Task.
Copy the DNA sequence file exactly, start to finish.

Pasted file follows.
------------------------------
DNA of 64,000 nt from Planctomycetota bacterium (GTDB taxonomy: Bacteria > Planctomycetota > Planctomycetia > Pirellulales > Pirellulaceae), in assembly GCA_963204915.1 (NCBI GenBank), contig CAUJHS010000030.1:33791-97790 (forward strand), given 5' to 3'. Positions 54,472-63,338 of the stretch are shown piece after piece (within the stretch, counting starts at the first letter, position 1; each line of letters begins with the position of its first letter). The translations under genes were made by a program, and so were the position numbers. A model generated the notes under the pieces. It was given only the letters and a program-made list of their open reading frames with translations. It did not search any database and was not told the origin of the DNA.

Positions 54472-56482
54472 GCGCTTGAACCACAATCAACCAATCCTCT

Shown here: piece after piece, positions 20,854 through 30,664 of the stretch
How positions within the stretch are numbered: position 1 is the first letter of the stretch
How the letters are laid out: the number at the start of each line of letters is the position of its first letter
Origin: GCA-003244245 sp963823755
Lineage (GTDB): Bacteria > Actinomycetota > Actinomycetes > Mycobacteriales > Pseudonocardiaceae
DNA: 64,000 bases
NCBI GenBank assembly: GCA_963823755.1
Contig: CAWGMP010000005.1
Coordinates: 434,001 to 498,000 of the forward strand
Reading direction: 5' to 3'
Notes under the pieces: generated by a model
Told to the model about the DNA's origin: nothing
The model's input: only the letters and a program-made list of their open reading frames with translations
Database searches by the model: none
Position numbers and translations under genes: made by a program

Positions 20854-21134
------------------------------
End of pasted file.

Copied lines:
DNA of 64,000 nt from Planctomycetota bacterium (GTDB taxonomy: Bacteria > Planctomycetota > Planctomycetia > Pirellulales > Pirellulaceae), in assembly GCA_963204915.1 (NCBI GenBank), contig CAUJHS010000030.1:33791-97790 (forward strand), given 5' to 3'. Positions 54,472-63,338 of the stretch are shown piece after piece (within the stretch, counting starts at the first letter, position 1; each line of letters begins with the position of its first letter). The translations under genes were made by a program, and so were the position numbers. A model generated the notes under the pieces. It was given only the letters and a program-made list of their open reading frames with translations. It did not search any database and was not told the origin of the DNA.

Positions 54472-56482
54472 GCGCTTGAACCACAATCAACCAATCCTCT

Shown here: piece after piece, positions 20,854 through 30,664 of the stretch
How positions within the stretch are numbered: position 1 is the first letter of the stretch
How the letters are laid out: the number at the start of each line of letters is the position of its first letter
Origin: GCA-003244245 sp963823755
Lineage (GTDB): Bacteria > Actinomycetota > Actinomycetes > Mycobacteriales > Pseudonocardiaceae
DNA: 64,000 bases
NCBI GenBank assembly: GCA_963823755.1
Contig: CAWGMP010000005.1
Coordinates: 434,001 to 498,000 of the forward strand
Reading direction: 5' to 3'
Notes under the pieces: generated by a model
Told to the model about the DNA's origin: nothing
The model's input: only the letters and a program-made list of their open reading frames with translations
Database searches by the model: none
Position numbers and translations under genes: made by a program

Positions 20854-21134